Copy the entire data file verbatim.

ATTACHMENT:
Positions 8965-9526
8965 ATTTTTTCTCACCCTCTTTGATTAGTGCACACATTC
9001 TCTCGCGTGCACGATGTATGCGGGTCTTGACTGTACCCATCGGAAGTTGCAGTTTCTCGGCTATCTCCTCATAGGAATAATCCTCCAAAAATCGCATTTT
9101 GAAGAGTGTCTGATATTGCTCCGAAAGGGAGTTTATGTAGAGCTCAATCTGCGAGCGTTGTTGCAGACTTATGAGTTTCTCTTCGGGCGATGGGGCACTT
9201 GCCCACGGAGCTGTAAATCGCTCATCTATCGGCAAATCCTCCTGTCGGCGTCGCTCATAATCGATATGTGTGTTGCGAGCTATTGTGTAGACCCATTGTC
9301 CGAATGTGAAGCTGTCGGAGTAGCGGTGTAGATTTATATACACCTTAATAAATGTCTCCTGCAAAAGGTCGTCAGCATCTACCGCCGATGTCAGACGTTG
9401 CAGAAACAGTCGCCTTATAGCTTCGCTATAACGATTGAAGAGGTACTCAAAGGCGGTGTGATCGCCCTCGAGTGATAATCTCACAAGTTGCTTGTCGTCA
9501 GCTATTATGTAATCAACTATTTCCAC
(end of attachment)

Positions 8965-9526
8965 ATTTTTTCTCACCCTCTTTGATTAGTGCACACATTC
9001 TCTCGCGTGCACGATGTATGCGGGTCTTGACTGTACCCATCGGAAGTTGCAGTTTCTCGGCTATCTCCTCATAGGAATAATCCTCCAAAAATCGCATTTT
9101 GAAGAGTGTCTGATATTGCTCCGAAAGGGAGTTTATGTAGAGCTCAATCTGCGAGCGTTGTTGCAGACTTATGAGTTTCTCTTCGGGCGATGGGGCACTT
9201 GCCCACGGAGCTGTAAATCGCTCATCTATCGGCAAATCCTCCTGTCGGCGTCGCTCATAATCGATATGTGTGTTGCGAGCTATTGTGTAGACCCATTGTC
9301 CGAATGTGAAGCTGTCGGAGTAGCGGTGTAGATTTATATACACCTTAATAAATGTCTCCTGCAAAAGGTCGTCAGCATCTACCGCCGATGTCAGACGTTG
9401 CAGAAACAGTCGCCTTATAGCTTCGCTATAACGATTGAAGAGGTACTCAAAGGCGGTGTGATCGCCCTCGAGTGATAATCTCACAAGTTGCTTGTCGTCA
9501 GCTATTATGTAATCAACTATTTCCAC